For a Mar Vista couple and their family, all it took was a walk down their own street to inspire a complete overhaul of their home. Thanks to the phone number listed on the site’s marquee, they knew just who to call: Los Angeles–based architect Peggy Hsu, AIA, and designer Chris McCullough of Hsu McCullough. ‘We completed a house on the same street, and the clients lived on the street for a long time,” explains Chris. “They knew the former house [about 10 houses down from theirs], and they watched it go up and saw how it was transformed. They admired its elongated arched windows and crisp, white facade, andwhile they loved the Spanish elements of the other house, they wanted more of a Spanish Revival and an open floorplan.”
The couple’s (he’s a poet and literature professor, and she’s an accounting executive) wish list entailed a designated space for the husband’s extensive book collection, as well as ample room for their three teenage children, their dog, and a separate dwelling for their own parents with a detached accessory dwelling unit, or ADU. “It was a really tired, worn bungalow and the floors were uneven,” says Chris. “It had gone through two or more additions over the years [with some inherent structural problems], and it just made the most sense to tear it down. It’s a true multi-generational home with a one-bedroom ADU for the grandparents. Stylistically, it has all the same features of the main house with the plaster, steel windows, and high ceilings.”
For the 2,508-square-foot main house, the vision was to create a light and bright space with extra storage for displaying books and belongings. They also wanted to add nods to Spanish Revival-style with touches such as Santa Barbara white plaster, a Dutch door, vaulted ceilings, interior arches, curved guardrails, and rich wood floors. “It’s more of a modern Revival with a little bit of midcentury modern [from an LA point of view with the way we did the window bands on the second floor to bring the light in], and the plaster,” explains Chris.
They also added architectural interest with Mexican tile procured from La Fuente Importsand strategically positioned them on the stair risers as well as on the front step entry moment. “We’d done the sort of concrete tile that had been more popular, but we were kind of getting away from that,” says Chris. “We wanted more of the real, authentic style, and we found a vendor in Mexico.”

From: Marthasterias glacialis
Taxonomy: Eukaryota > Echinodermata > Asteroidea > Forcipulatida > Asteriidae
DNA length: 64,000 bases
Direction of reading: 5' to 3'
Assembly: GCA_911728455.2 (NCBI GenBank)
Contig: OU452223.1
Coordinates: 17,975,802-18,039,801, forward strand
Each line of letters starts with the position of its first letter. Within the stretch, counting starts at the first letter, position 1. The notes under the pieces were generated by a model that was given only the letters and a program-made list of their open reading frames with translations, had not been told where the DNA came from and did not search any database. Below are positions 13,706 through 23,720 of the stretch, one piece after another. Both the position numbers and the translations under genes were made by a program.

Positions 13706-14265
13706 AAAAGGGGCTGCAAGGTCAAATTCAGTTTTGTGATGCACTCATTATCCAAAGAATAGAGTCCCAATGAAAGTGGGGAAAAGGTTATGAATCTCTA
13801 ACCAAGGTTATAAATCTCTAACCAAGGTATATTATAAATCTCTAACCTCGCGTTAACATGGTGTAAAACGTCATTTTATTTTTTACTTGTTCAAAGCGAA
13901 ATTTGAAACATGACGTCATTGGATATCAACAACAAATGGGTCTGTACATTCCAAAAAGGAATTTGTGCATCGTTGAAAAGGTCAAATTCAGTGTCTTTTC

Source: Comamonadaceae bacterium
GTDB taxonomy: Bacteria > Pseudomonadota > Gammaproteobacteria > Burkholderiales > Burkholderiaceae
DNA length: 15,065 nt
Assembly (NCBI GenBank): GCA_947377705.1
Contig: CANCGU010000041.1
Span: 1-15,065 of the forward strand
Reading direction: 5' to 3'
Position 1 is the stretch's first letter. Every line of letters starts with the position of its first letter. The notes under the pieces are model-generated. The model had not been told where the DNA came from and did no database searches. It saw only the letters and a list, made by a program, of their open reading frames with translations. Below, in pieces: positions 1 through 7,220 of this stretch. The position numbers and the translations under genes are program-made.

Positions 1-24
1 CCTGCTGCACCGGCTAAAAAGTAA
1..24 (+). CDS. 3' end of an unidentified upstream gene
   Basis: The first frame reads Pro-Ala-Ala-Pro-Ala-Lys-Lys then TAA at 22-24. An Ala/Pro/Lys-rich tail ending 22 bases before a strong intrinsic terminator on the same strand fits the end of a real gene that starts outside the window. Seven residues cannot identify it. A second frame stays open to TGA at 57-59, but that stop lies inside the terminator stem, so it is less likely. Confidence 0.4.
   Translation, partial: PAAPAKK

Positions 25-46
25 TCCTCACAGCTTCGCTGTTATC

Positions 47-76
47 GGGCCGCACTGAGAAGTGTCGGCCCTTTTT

For the kitchen, they adopted a concept of raw, tactile materials including Appalachian Birch wood cabinetry; a backsplash with tile from Dal Tile; sandy-hued stone from Stoneland USA; wrought iron detailing; steel windows; and concrete flooring. “I love that they wanted the books to be a part of their life, and it’s not just this library room that you go to,” explains Chris. “He has a large quantity of books [totaling into the thousands], so it became how to make it fit and be beautiful, but also be a feature. And, we love the idea of it running the Great Room from the entrance to the TV room, and there’s some kitchen pantry along the way.”
The adjacent dining room is appointed with a “Julian” dining table in Ash with sand stain and graphite base from Room & Board; “Evan” chairs and an “Evan” bench from Room & Board. A tiered “Utilitaire” globe shade pendant in bronze finish from Ian K. Fowler for RH hangs above the table and anchors the space.
Upstairs, a serene reading room serves as a space for lingering and reflecting beneath a cozy, pine ceiling with a custom Jacobean stain. “The second floor, there was such a big quantity of books we wanted again do it as an architectural statement so we wrapped it around the staircase opening and I think there’s an influence of the famous [American architect] Buckminster Fuller and his own Geodesic dome home,” explains Chris. “He had like a second-floor study, and I’ve always loved that, so we tried to kind of do our own kind of Spanish Revival style version with the custom curved bookshelf into it.”
The finished project is timeless and accommodates all the needs of the family perfectly. “It was such a fun job to work on,” adds Chris. “We love the materiality of Spanish Revival, and we’re not just always trying to be historically accurate. So, it’s a little bit loose so that we can kind of interpret and incorporate some modernism without it feeling too modern, and I love that. It feels like a home versus you’re following a rule book or a playbook. The neatest part is when the client of the first house we did rode his bike past one day, and we chatted, and he told me he was such a fan of this house. For their next house, they want to explore more of a Revival like this. It kind of all came full circle.”
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